THE first two volumes of the above work have been previously noticed in these columns. The present volume, which deals with flowers, is, like the others, divided into two parts. Part i. deals with the flower in general. The author has been very successful in his treatment of this vast subject; he has brought together and arranged his facts in such a clear and simple manner that the beginner should have no difficulty in gaining a very comprehensive knowledge concerning the different kinds of inflorescences, the structure and development of flowers, as well as the meaning of their various forms and modifications. So far as possible technical terms have been carefully avoided, but at the same time it is quite impossible to treat a subject like this without using one or two terms which have a special meaning of their own which cannot be readily put into every-day language. Wherever such expressions are used their meaning is always carefully explained, and at the end of the book a useful glossary is given which will remove all mystery concerning these terms should any such exist.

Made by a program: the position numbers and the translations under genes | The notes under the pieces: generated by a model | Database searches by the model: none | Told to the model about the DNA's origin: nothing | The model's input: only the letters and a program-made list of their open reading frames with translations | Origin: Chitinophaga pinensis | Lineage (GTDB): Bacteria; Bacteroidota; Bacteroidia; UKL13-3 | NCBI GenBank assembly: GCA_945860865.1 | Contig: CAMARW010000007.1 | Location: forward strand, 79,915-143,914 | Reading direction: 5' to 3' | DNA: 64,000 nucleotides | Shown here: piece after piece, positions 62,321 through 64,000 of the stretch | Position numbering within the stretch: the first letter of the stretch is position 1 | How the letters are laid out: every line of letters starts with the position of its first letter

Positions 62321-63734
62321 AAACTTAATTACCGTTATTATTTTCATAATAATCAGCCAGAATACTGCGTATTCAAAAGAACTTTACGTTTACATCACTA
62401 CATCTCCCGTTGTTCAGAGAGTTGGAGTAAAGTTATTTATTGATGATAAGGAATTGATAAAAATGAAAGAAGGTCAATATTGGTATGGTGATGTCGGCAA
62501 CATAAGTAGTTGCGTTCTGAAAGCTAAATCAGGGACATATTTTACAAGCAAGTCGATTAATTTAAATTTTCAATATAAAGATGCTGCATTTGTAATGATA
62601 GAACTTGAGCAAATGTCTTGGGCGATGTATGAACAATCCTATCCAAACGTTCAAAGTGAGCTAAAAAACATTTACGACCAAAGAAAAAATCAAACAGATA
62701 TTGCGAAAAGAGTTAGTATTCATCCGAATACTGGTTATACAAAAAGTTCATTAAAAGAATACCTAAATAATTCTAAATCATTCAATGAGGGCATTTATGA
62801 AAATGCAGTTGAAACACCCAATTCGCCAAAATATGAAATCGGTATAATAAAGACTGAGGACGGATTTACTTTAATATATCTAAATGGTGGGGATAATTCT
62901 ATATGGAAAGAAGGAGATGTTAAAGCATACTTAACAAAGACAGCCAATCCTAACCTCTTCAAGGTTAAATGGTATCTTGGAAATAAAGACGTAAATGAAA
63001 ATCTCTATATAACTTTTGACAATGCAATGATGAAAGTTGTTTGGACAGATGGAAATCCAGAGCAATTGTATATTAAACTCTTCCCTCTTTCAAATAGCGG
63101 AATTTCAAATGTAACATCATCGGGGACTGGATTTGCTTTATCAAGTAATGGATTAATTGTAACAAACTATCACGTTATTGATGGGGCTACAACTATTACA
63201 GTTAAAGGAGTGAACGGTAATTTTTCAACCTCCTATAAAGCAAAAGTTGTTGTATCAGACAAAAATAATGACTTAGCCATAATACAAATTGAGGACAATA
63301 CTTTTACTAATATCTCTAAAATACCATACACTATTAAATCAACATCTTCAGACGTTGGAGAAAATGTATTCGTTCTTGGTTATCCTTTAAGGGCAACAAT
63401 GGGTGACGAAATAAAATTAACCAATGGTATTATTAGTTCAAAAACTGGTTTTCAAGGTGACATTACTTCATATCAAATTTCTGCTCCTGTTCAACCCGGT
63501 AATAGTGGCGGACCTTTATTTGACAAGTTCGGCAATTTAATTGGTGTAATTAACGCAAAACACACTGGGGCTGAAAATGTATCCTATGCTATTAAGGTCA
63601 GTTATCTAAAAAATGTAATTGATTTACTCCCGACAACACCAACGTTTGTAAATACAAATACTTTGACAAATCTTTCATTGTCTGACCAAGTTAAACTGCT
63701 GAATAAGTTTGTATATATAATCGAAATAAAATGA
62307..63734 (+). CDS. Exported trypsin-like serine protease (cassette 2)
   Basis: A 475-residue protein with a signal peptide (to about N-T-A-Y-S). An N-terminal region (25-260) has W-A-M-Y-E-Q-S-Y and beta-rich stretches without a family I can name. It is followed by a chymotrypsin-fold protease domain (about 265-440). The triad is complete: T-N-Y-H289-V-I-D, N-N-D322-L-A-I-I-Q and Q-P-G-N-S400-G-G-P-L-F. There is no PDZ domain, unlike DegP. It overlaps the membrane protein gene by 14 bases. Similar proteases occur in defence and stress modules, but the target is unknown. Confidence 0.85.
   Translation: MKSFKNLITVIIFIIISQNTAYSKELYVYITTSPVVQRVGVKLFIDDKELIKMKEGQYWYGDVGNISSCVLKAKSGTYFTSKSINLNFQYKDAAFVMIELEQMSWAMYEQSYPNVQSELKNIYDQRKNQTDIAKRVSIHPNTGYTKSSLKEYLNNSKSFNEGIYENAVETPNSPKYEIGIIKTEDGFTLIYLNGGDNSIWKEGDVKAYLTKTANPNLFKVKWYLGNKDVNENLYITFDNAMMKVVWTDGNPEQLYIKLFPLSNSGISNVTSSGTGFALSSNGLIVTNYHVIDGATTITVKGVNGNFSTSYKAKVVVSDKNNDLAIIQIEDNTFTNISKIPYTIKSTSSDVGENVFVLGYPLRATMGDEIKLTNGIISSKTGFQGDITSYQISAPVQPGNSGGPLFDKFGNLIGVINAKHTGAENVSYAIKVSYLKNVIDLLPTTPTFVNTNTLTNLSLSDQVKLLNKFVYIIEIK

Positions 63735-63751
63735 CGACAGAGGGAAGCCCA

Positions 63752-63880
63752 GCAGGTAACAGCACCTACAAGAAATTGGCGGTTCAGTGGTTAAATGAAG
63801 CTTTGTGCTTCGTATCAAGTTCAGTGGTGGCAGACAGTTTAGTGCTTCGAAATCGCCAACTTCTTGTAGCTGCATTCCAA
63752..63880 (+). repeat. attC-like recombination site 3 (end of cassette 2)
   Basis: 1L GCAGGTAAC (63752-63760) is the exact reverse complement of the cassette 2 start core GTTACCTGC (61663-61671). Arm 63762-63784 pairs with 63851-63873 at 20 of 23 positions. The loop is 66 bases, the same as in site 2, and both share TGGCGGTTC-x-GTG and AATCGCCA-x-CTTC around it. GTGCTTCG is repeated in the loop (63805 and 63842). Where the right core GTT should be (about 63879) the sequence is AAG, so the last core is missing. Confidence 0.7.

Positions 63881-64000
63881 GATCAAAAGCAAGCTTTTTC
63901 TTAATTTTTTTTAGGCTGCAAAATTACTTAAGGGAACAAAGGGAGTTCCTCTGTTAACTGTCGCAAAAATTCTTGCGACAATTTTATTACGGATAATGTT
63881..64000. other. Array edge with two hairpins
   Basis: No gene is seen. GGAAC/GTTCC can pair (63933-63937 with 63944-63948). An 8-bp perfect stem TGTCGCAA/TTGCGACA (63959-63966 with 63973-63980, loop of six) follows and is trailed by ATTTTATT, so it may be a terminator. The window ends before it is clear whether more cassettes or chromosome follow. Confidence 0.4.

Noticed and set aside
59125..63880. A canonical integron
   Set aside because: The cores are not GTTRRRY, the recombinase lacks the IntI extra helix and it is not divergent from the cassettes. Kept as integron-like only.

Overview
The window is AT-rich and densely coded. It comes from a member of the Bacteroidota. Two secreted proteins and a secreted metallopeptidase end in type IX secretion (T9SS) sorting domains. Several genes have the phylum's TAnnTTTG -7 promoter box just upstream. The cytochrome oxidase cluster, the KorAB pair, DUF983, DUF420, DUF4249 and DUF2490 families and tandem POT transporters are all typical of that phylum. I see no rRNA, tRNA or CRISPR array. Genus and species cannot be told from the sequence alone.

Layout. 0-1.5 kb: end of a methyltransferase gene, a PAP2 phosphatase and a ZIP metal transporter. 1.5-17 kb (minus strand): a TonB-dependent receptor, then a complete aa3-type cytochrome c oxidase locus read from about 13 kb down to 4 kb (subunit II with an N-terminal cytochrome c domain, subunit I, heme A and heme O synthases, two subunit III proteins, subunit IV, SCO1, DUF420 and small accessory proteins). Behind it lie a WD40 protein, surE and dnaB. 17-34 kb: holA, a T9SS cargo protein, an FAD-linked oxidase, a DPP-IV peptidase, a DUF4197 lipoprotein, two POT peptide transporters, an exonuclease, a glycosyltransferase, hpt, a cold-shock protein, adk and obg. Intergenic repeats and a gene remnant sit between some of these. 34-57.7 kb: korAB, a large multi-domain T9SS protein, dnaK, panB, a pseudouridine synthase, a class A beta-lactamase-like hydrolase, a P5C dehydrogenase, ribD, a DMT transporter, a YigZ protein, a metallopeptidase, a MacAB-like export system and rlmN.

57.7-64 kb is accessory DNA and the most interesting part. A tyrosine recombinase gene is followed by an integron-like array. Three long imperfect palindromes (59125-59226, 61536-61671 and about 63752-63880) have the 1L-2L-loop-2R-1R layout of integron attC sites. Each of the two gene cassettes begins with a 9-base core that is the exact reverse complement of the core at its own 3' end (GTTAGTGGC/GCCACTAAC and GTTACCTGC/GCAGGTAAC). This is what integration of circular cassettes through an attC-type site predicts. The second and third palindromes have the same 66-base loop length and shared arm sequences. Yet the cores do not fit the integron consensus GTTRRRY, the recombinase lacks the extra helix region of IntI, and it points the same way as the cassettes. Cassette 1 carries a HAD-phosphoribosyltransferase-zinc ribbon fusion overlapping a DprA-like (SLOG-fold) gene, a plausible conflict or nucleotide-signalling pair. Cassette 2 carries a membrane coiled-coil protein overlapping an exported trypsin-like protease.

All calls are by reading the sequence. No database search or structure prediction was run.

By H. Marshall Ward. Vol. iii. Flowers and Inflorescences. Pp. xii + 402. (Cambridge: The University Press, 1905.) Price 4s. 6d. net.

    Access options

    Rent or Buy article

    Get time limited or full article access on ReadCube.


    All prices are NET prices.

    Rights and permissions

    Reprints and Permissions

    About this article

    Cite this article

    Trees . Nature 72, 482 (1905).

    Download citation


    By submitting a comment you agree to abide by our Terms and Community Guidelines. If you find something abusive or that does not comply with our terms or guidelines please flag it as inappropriate.